Florin Chelaru on Epiviz, Research, and being a graduate student

While interning in the AI group at Rocket Fuel in Silicon Valley this summer,  PhD student Florin Chelaru saw his paper with Professor Hector Bravo entitled "Epiviz: interactive visual analytics for functional genomics data" published in Nature Methods.  Chelaru is a graduate of the University Alexandru Ioan Cuza of Iași in Romania, and is a third year PhD student in the Computer Science Department. Chelaru took time out of his busy schedule to sit down for an interview and tell us a bit about his research in bioinformatics and genomic research, his work with Hector Bravo, and his experiences as a graduate student. 


How did you decide to work on your PhD in CS at UMD, and what encouraged you to specialize in bioinformatics and genomic research?

Truthfully, I think it was all chance.

Computer science was always something I liked. But before my junior year in college, back in Romania, I had no knowledge of biology or genomics. The simple thought of working in that field would have made me laugh, since in high school I hated biology, and ever since I had always thought it was a field where thinking is replaced by memorization. However, in the third year of college I took a Bioinformatics class, not because I had any interest for the topic, but rather because I had heard a lot of good things about the professor teaching it, Dr. Liviu Ciortuz. Once I took that class, everything changed for me: all the good things I had heard of about the professor were true. I soon fell in love with the field. The next semester I took the Machine Learning class taught by the same professor, and asked him to be my advisor.

After graduation I concentrated more on Machine Learning and Artificial Intelligence for big data, which had by then become the hot field in the industry. I would have liked to do more in Bioinformatics, but at the end of college I still didn’t know enough about it to even think about looking for a job in that field. Plus, like most fresh CS graduates, I was mesmerized by the thought of working as a software developer for a big company for big money.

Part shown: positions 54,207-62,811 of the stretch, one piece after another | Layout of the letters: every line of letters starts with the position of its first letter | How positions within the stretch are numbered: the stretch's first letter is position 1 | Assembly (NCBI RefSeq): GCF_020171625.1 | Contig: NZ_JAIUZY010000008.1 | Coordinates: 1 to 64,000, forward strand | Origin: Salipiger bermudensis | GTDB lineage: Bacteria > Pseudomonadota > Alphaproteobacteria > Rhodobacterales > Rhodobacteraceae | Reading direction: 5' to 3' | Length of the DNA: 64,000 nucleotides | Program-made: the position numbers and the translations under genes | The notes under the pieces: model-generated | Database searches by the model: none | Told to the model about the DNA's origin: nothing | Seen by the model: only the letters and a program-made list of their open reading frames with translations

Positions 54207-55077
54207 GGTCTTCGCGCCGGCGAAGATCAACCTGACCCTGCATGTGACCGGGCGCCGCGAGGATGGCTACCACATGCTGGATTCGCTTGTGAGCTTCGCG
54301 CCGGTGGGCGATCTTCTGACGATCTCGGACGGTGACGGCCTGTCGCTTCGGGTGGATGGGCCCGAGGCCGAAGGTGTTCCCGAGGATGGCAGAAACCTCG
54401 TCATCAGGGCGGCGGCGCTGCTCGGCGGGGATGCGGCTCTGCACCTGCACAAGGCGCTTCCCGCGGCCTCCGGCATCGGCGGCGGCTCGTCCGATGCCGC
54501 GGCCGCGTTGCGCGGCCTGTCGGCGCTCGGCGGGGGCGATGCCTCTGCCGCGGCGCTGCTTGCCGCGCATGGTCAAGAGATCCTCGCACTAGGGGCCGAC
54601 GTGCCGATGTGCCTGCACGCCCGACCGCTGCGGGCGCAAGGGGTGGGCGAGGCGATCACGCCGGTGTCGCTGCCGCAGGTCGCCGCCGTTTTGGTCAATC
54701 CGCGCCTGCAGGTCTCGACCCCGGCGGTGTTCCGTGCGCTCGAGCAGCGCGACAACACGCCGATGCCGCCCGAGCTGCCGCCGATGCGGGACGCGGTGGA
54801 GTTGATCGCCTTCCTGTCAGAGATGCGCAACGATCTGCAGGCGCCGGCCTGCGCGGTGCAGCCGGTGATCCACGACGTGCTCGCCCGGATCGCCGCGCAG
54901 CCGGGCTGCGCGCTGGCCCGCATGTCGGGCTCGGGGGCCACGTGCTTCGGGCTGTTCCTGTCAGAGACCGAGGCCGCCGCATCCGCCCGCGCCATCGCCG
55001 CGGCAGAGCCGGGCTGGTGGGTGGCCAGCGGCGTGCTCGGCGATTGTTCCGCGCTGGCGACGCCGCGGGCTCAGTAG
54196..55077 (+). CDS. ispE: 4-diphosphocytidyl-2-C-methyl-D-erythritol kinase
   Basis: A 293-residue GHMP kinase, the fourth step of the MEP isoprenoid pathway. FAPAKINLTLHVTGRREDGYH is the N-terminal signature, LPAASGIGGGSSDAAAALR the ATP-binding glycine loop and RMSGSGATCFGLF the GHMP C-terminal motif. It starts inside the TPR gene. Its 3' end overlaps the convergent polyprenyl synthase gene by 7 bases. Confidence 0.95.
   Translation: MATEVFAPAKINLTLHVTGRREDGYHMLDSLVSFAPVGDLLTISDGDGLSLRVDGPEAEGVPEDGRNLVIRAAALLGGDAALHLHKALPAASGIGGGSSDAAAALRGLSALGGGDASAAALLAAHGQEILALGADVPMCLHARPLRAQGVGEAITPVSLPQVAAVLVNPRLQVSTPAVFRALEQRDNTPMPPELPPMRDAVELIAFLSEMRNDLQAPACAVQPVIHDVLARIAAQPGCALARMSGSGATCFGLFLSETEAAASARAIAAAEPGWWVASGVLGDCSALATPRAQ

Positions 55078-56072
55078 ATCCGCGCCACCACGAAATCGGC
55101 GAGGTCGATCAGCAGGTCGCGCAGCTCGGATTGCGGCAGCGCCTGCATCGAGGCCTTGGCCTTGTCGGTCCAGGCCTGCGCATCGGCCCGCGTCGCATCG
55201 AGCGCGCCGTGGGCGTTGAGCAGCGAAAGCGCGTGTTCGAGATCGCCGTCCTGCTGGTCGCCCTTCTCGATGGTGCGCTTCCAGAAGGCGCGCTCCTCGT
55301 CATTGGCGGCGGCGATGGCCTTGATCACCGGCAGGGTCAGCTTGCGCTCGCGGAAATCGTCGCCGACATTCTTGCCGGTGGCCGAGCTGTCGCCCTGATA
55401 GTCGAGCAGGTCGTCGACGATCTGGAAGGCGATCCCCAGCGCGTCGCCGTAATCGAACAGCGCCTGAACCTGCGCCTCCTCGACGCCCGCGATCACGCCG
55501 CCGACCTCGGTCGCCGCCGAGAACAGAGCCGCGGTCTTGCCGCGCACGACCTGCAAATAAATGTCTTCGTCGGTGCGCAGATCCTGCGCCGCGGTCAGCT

Just before graduation, I went to a round of interviews with Microsoft, who was hiring in Eastern Europe at the time, for their development office in Vancouver, Canada. Even that happened completely by chance – I found out about the interviews last minute, and I barely had time to put together a resume. You can imagine my surprise when first I was invited for an interview, and later on, when I received an offer for a software developer position. I put all my other plans and dreams on hold, since I thought this was a once in a lifetime opportunity.

At Microsoft I worked for about two and a half years, first at their office in Vancouver, and then in Redmond. I don’t regret it – I learned a lot, both in Computer Science and about life when I was there. But in a big company like Microsoft, there isn’t much opportunity to follow your passion. You just do what you’re supposed to – you’re a bee in a hive. But more than that, while at Microsoft I was unhappy because I didn’t feel my work impacted the community in a real beneficial way. That’s how I started to think about getting a PhD. Not for the degree itself, but for the work. As a PhD student you get to work on your own ideas and choose your own project. Sure, there’s a lot less money involved, but in my opinion that’s a small price to pay for freedom and getting a chance to actually make a difference in the community!

The fact that for my PhD I ended up working in Bioinformatics again was a matter of chance. Just like in college, at UMD I stumbled upon another wonderful professor, Dr. Hector Corrada Bravo, who coincidentally worked in the same field as my advisor from college: Machine Learning and Bioinformatics. When I discovered him, I had already been looking for an advisor for a while. I wasn't set on working in Bioinformatics, but Hector revived my passion for it, by mentoring me and encouraging me to take up this project that is already making such a difference in the field of epigenetics visualization.


How long have you been working with Hector? Is the paper you’ve published on Epiviz in Nature Methods the first major paper you’ve published with him?

I’ve been working with Hector since the fall of 2012. I had taken his Bioinformatics class in the previous spring and decided I wanted to pursue a project with him. I can well remember the first time I went to talk to him: he was so enthusiastic and already had a number of ideas for interesting projects.

When I started to work for him, the idea for Epiviz had come up as a side project. He had already started to work on a visualization software that could display some of the data we had. He was unhappy with what the state of the art technology in genomics visualization had to offer. I was working on a cancer research project and needed to visualize my data so I could analyze and gain a deeper understanding of it. I took over the project and rewrote the visualization software from scratch. What came out soon turned into Epiviz. Epiviz rapidly became my main project. Many times I thought, It’s done, now let’s use it!, just to realize that it would also need this or that. Ideas kept flowing and I kept putting them in.